Our divorce attorneys can assist you in selecting the most appropriate information that will be required for you and your individual case.

How Long Will My Divorce Take?

The length of your divorce will depend on many factors, including whether you have an uncontested divorce or a contested divorce. Of course, the more issues that are contested, the more time the divorce may take, especially if one spouse dodges being served divorce papers.

Once your spouse does receive their summons and petition, they will have 20 days in which they must file their answer. The next part of the process usually takes around 3 months. This is where both sides must make their financial disclosures and send relevant documentation to the other side. This will include bank statements, tax returns, retirement account statements, pay stubs, and any other relevant financial documents.

If there are minor children involved, Florida requires a course of parenting. This usually takes around four hours, and the divorce cannot be finalized without it.

Florida requires mediation in any divorce case that is contested. This mediation usually happens between four to five months after filing, and often, you will find the divorce comes to a conclusion at this point. Mediation can be done privately or through your local courthouse. However, it might be useful to know that if you opt for a private mediator, you are likely to save time in the divorce process.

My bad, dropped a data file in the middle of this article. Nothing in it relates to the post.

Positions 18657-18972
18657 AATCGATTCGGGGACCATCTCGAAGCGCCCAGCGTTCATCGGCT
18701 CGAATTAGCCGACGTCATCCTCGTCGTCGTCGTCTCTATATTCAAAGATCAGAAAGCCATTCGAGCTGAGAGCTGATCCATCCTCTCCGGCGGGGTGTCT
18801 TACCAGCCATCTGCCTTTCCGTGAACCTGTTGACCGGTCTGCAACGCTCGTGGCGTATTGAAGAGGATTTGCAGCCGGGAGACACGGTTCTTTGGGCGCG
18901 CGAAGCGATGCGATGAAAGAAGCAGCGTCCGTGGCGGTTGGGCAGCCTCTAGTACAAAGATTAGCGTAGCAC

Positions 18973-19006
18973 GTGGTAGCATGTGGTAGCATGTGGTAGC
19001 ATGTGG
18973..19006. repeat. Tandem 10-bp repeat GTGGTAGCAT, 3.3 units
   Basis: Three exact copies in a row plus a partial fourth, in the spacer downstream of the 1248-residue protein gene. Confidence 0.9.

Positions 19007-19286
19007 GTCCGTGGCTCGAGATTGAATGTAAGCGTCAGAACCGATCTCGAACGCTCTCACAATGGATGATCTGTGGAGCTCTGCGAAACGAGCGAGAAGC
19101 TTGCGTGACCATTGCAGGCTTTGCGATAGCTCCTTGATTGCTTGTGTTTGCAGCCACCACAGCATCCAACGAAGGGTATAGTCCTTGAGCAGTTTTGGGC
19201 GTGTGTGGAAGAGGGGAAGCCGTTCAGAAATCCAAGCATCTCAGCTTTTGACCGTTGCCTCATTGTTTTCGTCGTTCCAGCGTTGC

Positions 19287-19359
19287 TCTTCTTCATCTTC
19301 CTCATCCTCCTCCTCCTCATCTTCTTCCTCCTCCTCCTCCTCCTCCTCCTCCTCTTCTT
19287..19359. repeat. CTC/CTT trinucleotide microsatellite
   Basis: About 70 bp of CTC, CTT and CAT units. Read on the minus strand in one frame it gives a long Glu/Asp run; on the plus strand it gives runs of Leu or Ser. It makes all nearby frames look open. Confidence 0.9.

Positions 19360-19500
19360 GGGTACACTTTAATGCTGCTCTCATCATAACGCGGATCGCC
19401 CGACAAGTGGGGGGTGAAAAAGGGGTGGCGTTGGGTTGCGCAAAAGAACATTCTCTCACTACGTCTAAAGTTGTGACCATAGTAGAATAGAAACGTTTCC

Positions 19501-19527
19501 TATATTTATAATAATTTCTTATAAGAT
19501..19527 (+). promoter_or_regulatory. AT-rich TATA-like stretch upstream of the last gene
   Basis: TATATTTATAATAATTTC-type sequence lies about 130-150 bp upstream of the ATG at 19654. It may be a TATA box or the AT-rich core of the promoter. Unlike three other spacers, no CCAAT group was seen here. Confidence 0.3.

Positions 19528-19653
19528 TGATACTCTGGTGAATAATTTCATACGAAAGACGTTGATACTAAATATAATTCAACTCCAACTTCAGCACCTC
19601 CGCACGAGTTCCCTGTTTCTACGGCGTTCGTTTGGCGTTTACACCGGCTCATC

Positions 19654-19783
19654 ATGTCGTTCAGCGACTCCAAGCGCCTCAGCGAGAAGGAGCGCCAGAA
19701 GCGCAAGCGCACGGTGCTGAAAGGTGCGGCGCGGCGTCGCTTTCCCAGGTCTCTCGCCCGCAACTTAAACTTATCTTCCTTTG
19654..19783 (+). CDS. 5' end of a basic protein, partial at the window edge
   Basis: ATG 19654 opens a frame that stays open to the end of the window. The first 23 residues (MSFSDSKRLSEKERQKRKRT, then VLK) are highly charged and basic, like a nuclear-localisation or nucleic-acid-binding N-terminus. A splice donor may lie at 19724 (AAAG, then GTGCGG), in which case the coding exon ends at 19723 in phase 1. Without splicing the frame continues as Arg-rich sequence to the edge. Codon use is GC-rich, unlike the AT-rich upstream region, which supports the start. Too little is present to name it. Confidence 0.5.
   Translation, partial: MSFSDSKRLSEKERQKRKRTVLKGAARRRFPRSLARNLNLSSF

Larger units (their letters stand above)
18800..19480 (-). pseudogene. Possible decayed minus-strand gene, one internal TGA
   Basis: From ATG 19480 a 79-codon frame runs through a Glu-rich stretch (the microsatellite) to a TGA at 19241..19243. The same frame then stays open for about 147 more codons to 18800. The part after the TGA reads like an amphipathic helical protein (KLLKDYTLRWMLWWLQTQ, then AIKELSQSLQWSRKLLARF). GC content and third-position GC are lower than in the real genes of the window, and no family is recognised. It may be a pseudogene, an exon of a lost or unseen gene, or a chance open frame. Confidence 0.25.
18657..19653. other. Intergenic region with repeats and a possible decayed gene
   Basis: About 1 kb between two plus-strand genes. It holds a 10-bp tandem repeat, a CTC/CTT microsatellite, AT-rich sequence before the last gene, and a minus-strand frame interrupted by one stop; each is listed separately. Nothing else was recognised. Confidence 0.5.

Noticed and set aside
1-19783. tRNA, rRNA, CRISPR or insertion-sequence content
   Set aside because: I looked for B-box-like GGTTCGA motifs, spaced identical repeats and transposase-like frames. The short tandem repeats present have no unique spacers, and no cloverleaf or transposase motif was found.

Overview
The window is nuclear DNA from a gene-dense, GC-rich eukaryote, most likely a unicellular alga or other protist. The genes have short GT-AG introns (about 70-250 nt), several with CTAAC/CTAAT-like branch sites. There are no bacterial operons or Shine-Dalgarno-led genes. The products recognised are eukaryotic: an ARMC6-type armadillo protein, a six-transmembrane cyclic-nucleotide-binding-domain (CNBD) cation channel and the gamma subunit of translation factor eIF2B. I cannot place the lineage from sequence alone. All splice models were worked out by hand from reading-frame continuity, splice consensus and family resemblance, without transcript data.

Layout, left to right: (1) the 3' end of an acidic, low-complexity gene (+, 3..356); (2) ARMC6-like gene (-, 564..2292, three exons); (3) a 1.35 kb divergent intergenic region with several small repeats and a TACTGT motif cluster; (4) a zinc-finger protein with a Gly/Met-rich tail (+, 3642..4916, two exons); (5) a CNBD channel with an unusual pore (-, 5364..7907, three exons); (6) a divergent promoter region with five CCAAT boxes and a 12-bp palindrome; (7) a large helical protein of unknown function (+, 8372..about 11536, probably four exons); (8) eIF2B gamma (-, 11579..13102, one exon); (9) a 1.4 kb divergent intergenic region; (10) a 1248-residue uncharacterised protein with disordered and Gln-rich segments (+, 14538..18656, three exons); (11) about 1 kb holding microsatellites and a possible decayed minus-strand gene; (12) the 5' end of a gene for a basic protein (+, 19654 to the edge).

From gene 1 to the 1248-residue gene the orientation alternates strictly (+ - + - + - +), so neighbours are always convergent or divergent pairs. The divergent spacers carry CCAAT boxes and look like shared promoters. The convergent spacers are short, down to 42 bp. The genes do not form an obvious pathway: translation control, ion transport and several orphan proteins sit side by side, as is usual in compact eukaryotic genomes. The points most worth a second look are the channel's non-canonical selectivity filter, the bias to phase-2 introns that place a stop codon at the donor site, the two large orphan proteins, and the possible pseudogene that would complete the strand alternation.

The final hearing of a typical divorce in a Florida divorce happens between four and six months after the initial filing of the petition.

What Can Speed Up or Slow Down the Process?

Each divorce case is different. However, there are some common things you may want to keep in mind if you want your divorce to move as quickly as possible. Some of the common issues that slow down proceedings are:

  1. Availability of the judge
  2. The accuracy of the documentation you and your spouse have filled out
  3. The time in which contested issues may be resolved in mediation
  4. Failure to follow proper legal procedures

Divorce in Miami

The length of the divorce process will depend upon your personal situation.

Uncontested Divorces

An uncontested divorce is when both divorcing spouses fully agree to each element of the petition without quarrel. An uncontested filing is usually quicker, as the need for mediation or a judge is omitted.

Sometimes, couples opt for quick online services so that they completely remove the necessity of court intervention. Whilst this may seem appealing, it is highly advisable that you enlist the legal support of a professional. Once decisions have been made, it can be very difficult to change them. It is always best to protect yourself and your family by using a trained divorce attorney.

Initially Contested Cases

An initially contested case is the most common type of divorce in Florida. The paperwork is filed in court in the traditional way, and the other spouse will then be served papers through a private process server.

The circumstances of each couple will be completely different. However, even if both spouses are in complete agreement that they no longer wish to be married, if there is even one issue that is contested in the divorce petition, then the case becomes contested.